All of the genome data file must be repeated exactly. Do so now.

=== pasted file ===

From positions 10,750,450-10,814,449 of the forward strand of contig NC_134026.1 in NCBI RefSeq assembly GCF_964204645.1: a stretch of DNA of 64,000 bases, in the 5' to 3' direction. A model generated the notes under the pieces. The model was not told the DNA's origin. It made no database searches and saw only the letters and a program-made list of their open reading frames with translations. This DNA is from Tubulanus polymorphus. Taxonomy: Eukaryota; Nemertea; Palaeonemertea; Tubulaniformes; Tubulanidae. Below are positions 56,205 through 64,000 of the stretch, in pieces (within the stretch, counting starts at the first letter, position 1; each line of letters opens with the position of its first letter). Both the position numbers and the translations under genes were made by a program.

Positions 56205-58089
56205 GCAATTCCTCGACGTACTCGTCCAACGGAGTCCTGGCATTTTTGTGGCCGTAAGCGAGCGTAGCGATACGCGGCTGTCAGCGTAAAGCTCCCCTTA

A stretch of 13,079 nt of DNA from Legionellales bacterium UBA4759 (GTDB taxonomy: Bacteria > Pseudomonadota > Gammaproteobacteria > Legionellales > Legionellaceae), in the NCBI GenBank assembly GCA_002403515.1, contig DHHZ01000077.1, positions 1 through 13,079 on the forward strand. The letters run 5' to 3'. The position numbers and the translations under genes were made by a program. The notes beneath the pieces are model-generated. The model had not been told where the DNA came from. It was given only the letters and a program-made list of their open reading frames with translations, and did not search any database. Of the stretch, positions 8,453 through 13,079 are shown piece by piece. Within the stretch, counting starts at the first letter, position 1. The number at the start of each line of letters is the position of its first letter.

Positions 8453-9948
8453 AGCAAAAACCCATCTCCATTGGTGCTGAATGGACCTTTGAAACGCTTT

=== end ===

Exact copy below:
From positions 10,750,450-10,814,449 of the forward strand of contig NC_134026.1 in NCBI RefSeq assembly GCF_964204645.1: a stretch of DNA of 64,000 bases, in the 5' to 3' direction. A model generated the notes under the pieces. The model was not told the DNA's origin. It made no database searches and saw only the letters and a program-made list of their open reading frames with translations. This DNA is from Tubulanus polymorphus. Taxonomy: Eukaryota; Nemertea; Palaeonemertea; Tubulaniformes; Tubulanidae. Below are positions 56,205 through 64,000 of the stretch, in pieces (within the stretch, counting starts at the first letter, position 1; each line of letters opens with the position of its first letter). Both the position numbers and the translations under genes were made by a program.

Positions 56205-58089
56205 GCAATTCCTCGACGTACTCGTCCAACGGAGTCCTGGCATTTTTGTGGCCGTAAGCGAGCGTAGCGATACGCGGCTGTCAGCGTAAAGCTCCCCTTA

A stretch of 13,079 nt of DNA from Legionellales bacterium UBA4759 (GTDB taxonomy: Bacteria > Pseudomonadota > Gammaproteobacteria > Legionellales > Legionellaceae), in the NCBI GenBank assembly GCA_002403515.1, contig DHHZ01000077.1, positions 1 through 13,079 on the forward strand. The letters run 5' to 3'. The position numbers and the translations under genes were made by a program. The notes beneath the pieces are model-generated. The model had not been told where the DNA came from. It was given only the letters and a program-made list of their open reading frames with translations, and did not search any database. Of the stretch, positions 8,453 through 13,079 are shown piece by piece. Within the stretch, counting starts at the first letter, position 1. The number at the start of each line of letters is the position of its first letter.

Positions 8453-9948
8453 AGCAAAAACCCATCTCCATTGGTGCTGAATGGACCTTTGAAACGCTTT